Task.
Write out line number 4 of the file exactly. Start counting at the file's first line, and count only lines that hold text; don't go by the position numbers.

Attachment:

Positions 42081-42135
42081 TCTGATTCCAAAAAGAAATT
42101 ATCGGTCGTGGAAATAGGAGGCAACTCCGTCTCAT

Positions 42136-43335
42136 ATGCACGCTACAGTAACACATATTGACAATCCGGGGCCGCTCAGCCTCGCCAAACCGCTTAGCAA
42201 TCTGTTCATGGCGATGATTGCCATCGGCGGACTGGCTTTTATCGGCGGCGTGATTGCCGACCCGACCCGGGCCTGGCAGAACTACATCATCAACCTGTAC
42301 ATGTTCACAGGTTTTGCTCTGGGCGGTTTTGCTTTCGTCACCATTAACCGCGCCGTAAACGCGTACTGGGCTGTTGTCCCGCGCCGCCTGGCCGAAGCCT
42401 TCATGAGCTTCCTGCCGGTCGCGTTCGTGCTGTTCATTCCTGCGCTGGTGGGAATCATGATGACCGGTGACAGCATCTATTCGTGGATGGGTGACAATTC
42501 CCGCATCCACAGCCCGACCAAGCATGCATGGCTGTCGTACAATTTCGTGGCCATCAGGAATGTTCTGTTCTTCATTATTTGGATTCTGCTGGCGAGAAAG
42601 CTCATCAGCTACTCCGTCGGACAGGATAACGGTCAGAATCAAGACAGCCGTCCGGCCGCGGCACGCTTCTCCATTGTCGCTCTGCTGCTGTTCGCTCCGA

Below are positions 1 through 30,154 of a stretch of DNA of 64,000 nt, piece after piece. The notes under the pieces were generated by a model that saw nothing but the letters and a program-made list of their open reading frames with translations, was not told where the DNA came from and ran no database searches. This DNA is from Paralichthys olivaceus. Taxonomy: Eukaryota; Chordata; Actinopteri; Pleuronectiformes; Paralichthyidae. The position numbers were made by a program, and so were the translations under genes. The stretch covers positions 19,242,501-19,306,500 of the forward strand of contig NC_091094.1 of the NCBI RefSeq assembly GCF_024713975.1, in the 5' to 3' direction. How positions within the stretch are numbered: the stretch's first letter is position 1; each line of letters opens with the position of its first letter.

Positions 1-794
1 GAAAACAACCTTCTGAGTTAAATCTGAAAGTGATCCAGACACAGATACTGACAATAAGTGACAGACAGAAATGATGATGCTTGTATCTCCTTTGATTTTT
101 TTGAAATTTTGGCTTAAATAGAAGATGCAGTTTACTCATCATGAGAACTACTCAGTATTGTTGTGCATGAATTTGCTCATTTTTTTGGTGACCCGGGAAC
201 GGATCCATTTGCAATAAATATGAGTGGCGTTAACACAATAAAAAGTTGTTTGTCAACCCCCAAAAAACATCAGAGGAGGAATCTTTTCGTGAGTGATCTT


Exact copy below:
Positions 42136-43335